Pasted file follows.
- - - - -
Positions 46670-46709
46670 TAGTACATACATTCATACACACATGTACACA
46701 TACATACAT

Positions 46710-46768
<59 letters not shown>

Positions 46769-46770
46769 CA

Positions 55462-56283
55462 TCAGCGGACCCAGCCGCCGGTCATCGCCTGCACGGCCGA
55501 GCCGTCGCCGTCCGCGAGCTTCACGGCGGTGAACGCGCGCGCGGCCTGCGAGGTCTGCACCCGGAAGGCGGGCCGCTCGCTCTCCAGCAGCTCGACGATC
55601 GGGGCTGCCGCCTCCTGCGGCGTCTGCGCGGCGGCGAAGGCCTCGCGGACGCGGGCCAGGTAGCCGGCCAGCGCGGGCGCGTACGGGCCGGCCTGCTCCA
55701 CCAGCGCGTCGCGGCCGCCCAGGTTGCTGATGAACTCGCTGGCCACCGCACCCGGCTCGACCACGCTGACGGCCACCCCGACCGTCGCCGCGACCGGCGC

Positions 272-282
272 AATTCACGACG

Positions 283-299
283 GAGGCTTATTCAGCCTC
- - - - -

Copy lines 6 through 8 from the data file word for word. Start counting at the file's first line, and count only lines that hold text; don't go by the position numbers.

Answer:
Positions 46769-46770
46769 CA

Positions 55462-56283